By Vanessa Rasmussen, © 2004, All rights reserved.
Bullying can be defined as repeated and systematic harassment and attacks on others considered weaker. It is any behavior which intends to hurt another person physically or emotionally. It includes not only the more obvious actions like punching, kicking, name-calling and teasing, but also spreading rumors, pointing out physical handicaps, shouting racial taunts, excluding victims from groups, and humiliating.
Children who are intimidated, threatened, or harmed by bullies often experience low self-esteem and depression, whereas those bullying may go on to engage in more serious antisocial behaviors as adults. Bullies often have been the victims of bullying or other mistreatment themselves.
Young children are more likely to tell parents or caretakers about them being bullied than older children. If you suspect that your child is a victim of bullying, look out for the following signs:
- Reluctance or refusal to go to school
- Starts bullying younger siblings or children of relatives and friends
- Becomes aggressive, rude or disobedient
- Becomes withdrawn and shuts himself up in his room
- Difficulty in sleeping, bedwetting
- Comes home with physical injuries
- Stops eating
- Poor academic performance, seems distracted
Remember, bullying occurs without the knowledge of teachers and parents, and that most victims are extremely reluctant to talk to adults about their problems. They may be ashamed and afraid that their parents and teachers may end up making the situation worse.
There is no 'right' time for you to talk with your child about bullying. Ask the child directly if he/she is being bullied. The child might deny it initially, but with patience he/she would surely relent. Provide practical solutions on how to find a way around it. Plan out ways with your child to avoid the situations where the bullying occurs. One of the biggest mistakes parents make is to teach their kids to physically fight back. This can only make things worse. Work with the school immediately to make sure your child is safe, that effective measures are undertaken to stop the bully, and that monitoring at school is adequate.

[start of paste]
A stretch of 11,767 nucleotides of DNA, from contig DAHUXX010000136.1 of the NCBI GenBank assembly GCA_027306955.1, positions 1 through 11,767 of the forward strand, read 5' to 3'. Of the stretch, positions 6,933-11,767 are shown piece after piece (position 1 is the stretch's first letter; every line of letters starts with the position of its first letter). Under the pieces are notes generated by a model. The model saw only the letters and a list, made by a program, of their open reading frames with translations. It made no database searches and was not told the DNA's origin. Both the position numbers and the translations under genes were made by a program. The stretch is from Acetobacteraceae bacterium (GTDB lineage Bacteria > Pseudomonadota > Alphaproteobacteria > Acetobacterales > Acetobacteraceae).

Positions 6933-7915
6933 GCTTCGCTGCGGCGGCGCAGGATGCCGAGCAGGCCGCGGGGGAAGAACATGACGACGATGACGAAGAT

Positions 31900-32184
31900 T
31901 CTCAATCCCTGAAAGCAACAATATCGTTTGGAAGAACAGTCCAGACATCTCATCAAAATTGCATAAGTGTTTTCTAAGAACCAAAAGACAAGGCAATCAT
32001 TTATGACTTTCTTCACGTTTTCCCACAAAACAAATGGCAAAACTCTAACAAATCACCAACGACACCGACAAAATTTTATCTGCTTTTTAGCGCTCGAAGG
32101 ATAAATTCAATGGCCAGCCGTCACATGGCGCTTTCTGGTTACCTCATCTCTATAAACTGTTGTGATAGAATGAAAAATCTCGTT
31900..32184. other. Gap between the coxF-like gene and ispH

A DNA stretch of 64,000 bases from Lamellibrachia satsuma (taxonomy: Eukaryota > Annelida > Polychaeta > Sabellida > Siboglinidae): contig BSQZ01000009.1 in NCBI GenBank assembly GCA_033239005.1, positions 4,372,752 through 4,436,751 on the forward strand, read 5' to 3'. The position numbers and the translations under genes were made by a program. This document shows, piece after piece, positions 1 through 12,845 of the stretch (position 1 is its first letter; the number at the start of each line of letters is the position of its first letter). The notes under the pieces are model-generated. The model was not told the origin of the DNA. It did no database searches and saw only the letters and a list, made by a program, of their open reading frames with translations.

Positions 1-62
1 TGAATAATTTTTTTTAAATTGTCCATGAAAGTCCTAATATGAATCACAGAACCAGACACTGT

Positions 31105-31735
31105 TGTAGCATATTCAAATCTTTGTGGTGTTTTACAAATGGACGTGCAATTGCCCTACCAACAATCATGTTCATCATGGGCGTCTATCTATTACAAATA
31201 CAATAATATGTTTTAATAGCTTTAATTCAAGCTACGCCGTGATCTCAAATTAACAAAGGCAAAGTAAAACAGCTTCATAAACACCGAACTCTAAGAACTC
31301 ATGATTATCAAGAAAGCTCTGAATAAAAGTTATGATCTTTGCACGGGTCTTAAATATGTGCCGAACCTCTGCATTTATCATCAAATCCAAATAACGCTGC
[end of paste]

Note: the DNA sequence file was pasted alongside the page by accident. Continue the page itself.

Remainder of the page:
Bullies often target lonely and timid children. Encourage your child to socialize and make friends. This will also make them feel confident. Focus on the child's strengths and interests and motivate the child to enhance his/her capabilities.
If your child is the bully, take the situation very seriously. Talk with your child and tell him that this kind of behavior will not be acceptable. Try to find the underlying cause of your child's behavior. Seek help from a school psychologist, social worker, or children's mental health centre in the community if you would like support in working with your child.
Copyright 2001, 2004. All rights reserved. Any reproduction of this article in whole or in part without written or verbal permission is strictly prohibited. For information about reprinting this article, contact the copyright owner: Vanessa Rasmussen, Ph.D, Starting a Day Care Center, http://www.startingadaycarecenter.com.